Dark Archive

When in doubt, let your players walk into their own failure. Anyone have any idea what the stats are for Abrogail II Thrune? No? Here's a hint, I woulnd't want to pick a fight with the Queen of Devils, her Hellknight Legions, her bound devil minions, and whatever else she may have to throw out at the party.

Let them try, let them really assess what exactly their attempt will mean, and if they keep trying, don't be afraid to let them fail horribly when they attempt to pit their party against the might of an entire nation with the backing of Hell.

To me it sounds as if they might be doing this to sort of get at you in general. ie lets bug the GM having every PC want to destroy Cheliax as a back story.

Fluff Related:
In game terms how many people in the setting want to get rid of Cheliax? How do other's (mNPC, MNPC's, etc) treat them when they say something like this? Is it a common thing for someone of their PC's background to say.
Remember actions and speech can have consequences. You can take examples from various countries around the world on how they deal with various people (theirs and other counties citizens) who express the attitudes that the PC's are expressing.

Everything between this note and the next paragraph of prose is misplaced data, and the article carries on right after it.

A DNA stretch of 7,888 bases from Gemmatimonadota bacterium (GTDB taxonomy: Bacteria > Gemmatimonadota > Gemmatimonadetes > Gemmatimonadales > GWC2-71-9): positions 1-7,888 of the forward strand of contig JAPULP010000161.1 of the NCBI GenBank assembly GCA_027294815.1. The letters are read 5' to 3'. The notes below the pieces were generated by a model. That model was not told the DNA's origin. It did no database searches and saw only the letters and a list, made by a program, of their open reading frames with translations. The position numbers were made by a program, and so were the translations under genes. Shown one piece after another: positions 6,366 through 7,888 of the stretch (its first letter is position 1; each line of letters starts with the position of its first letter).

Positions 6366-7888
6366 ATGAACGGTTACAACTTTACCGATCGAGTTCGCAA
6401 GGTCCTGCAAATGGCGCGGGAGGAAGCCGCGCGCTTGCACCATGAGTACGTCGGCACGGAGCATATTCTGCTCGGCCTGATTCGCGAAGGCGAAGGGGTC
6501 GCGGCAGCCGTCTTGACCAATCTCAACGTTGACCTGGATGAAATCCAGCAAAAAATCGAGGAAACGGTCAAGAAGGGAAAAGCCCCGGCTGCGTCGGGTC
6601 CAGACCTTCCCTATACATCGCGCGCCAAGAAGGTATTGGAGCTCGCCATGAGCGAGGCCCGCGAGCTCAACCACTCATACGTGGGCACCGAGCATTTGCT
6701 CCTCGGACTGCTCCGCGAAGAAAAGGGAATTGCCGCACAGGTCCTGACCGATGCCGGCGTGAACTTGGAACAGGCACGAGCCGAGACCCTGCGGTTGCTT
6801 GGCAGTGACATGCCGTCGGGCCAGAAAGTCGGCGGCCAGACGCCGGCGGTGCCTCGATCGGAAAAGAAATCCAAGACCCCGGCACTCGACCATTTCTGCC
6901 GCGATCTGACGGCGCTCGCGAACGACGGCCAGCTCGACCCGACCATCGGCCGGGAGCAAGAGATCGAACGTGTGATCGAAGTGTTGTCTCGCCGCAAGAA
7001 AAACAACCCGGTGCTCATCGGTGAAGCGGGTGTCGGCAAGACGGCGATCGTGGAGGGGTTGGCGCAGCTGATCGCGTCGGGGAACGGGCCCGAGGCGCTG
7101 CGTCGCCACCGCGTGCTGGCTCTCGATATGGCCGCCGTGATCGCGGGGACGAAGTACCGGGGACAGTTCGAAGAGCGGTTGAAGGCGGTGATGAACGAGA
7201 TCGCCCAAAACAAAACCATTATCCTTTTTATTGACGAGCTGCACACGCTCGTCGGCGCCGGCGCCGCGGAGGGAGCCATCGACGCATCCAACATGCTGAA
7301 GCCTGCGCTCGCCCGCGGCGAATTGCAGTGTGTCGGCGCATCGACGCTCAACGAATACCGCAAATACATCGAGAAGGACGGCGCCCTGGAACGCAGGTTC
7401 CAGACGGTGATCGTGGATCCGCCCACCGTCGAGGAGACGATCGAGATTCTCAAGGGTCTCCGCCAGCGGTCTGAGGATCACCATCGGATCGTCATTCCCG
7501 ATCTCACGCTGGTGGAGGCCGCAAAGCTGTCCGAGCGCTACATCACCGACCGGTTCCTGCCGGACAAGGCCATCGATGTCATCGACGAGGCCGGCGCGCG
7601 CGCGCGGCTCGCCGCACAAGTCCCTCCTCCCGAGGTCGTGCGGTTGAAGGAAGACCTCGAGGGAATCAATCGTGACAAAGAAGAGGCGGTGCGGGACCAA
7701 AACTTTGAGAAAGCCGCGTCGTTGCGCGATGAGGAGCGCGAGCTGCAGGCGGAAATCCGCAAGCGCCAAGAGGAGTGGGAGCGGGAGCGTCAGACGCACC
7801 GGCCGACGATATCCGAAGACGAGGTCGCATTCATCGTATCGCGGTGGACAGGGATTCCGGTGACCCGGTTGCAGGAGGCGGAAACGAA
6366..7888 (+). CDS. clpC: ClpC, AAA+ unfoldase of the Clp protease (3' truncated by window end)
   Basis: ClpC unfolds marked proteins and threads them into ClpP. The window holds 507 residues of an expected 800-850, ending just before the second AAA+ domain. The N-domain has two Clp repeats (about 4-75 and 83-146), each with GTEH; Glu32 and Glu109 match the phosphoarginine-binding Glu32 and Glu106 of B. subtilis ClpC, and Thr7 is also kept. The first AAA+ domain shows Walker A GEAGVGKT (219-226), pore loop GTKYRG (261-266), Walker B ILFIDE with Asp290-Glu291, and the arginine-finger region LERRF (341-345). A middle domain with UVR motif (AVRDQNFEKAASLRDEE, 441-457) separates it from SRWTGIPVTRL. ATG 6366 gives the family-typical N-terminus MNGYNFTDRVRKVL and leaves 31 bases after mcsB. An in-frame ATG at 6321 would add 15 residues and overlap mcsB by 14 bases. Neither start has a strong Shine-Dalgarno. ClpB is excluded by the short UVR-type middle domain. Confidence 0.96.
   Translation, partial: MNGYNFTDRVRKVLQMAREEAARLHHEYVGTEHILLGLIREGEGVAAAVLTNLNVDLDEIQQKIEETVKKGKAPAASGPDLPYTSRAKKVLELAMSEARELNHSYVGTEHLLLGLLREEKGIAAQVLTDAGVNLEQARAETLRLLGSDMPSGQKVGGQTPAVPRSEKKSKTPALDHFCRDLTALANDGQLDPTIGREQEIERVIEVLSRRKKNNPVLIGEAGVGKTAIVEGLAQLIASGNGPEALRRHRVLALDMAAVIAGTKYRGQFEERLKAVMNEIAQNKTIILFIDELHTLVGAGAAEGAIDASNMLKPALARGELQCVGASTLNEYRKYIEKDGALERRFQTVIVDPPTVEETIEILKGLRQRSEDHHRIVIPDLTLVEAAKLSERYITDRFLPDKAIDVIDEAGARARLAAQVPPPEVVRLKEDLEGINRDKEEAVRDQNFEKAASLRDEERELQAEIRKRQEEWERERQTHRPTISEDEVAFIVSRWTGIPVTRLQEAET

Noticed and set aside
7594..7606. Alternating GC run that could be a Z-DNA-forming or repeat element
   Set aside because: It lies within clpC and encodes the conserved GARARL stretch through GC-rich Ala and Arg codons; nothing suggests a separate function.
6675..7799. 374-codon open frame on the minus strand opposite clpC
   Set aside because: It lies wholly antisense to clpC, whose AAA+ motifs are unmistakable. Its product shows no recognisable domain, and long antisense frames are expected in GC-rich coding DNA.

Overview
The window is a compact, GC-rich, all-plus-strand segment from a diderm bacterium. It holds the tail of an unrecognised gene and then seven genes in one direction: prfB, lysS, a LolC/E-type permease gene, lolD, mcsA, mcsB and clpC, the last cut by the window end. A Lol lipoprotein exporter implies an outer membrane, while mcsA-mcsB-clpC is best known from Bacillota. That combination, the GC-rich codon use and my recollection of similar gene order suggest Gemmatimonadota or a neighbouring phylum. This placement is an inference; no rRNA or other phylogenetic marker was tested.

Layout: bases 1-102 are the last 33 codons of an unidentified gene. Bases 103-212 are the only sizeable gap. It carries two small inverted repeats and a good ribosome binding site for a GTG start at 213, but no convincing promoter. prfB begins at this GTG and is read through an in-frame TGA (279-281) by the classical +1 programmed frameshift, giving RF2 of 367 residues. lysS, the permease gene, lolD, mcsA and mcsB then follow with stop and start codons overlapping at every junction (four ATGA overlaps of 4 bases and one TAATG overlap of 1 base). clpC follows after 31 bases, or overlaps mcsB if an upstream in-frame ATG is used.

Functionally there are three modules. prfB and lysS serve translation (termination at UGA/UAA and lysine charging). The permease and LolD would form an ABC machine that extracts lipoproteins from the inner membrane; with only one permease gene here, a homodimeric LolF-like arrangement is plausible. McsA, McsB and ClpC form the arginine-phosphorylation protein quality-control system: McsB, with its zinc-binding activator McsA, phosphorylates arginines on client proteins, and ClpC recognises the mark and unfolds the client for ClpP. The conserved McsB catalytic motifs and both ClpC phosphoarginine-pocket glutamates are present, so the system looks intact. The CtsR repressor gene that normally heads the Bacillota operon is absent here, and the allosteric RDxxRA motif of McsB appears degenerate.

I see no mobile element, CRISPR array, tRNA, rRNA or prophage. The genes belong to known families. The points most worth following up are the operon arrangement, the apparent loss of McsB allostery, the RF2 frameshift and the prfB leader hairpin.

Bob Bob Bob wrote:

While I hate to psychoanalyze, it really sounds like there's some deeper issue at work here.

Now, that being said, your solution is easy. Erase it from the map. Rahadoum is across from Nidal now. You said it yourself, you can't use them. It doesn't matter if you like them, if you're never going to use them (well, you can't use them how you want) there's no point to keeping them around. It's like buying a tasteful nude painting, then taking it off the wall and hiding it every time anyone comes over. Sure, you enjoy it, but nobody else even knows it's there. Additionally, its existence apparently derails completely unrelated campaigns. So just erase it and be done. Save yourself the headaches.